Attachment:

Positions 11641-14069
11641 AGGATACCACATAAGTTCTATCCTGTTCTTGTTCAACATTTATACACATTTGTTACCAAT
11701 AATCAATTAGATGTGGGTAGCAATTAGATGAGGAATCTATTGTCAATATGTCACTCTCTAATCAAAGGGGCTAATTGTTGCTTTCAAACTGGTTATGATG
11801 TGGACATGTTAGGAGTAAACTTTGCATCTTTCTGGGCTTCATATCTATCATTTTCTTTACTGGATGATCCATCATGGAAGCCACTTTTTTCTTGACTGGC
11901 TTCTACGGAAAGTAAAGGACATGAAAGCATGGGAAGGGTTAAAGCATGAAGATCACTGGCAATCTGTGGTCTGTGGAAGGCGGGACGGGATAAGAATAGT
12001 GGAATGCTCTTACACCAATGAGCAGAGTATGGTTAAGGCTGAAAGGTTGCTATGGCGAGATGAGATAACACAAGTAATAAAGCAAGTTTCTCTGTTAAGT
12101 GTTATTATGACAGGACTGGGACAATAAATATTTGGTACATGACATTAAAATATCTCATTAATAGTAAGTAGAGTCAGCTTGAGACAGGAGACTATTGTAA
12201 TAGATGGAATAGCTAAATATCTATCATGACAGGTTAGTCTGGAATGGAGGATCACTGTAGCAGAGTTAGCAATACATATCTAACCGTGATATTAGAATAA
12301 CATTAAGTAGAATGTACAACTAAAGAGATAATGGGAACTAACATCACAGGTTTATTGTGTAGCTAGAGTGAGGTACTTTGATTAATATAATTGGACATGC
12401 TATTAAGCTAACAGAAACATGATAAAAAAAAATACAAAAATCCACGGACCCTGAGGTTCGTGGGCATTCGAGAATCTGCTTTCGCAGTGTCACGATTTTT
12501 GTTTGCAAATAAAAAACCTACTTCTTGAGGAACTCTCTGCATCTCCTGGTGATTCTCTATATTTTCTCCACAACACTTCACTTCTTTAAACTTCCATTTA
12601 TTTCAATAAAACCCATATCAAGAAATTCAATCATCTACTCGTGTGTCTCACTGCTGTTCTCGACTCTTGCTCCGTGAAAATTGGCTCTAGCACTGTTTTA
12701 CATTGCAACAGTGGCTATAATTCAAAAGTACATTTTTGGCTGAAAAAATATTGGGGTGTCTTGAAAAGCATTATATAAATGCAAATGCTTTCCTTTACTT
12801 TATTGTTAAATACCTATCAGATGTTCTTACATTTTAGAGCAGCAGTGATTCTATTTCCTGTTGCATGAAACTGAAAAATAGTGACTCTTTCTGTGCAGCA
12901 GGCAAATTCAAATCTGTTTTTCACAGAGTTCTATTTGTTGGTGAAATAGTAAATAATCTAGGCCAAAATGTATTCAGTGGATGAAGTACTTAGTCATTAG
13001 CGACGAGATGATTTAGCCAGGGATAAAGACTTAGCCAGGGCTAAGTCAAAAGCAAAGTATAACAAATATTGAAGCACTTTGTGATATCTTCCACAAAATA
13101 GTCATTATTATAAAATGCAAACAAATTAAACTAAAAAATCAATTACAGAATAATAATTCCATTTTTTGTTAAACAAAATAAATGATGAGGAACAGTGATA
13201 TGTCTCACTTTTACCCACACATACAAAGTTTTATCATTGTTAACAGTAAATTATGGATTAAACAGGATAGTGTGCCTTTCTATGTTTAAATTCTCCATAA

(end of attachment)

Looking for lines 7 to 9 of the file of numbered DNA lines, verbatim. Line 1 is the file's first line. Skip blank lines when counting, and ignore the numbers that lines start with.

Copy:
12101 GTTATTATGACAGGACTGGGACAATAAATATTTGGTACATGACATTAAAATATCTCATTAATAGTAAGTAGAGTCAGCTTGAGACAGGAGACTATTGTAA
12201 TAGATGGAATAGCTAAATATCTATCATGACAGGTTAGTCTGGAATGGAGGATCACTGTAGCAGAGTTAGCAATACATATCTAACCGTGATATTAGAATAA
12301 CATTAAGTAGAATGTACAACTAAAGAGATAATGGGAACTAACATCACAGGTTTATTGTGTAGCTAGAGTGAGGTACTTTGATTAATATAATTGGACATGC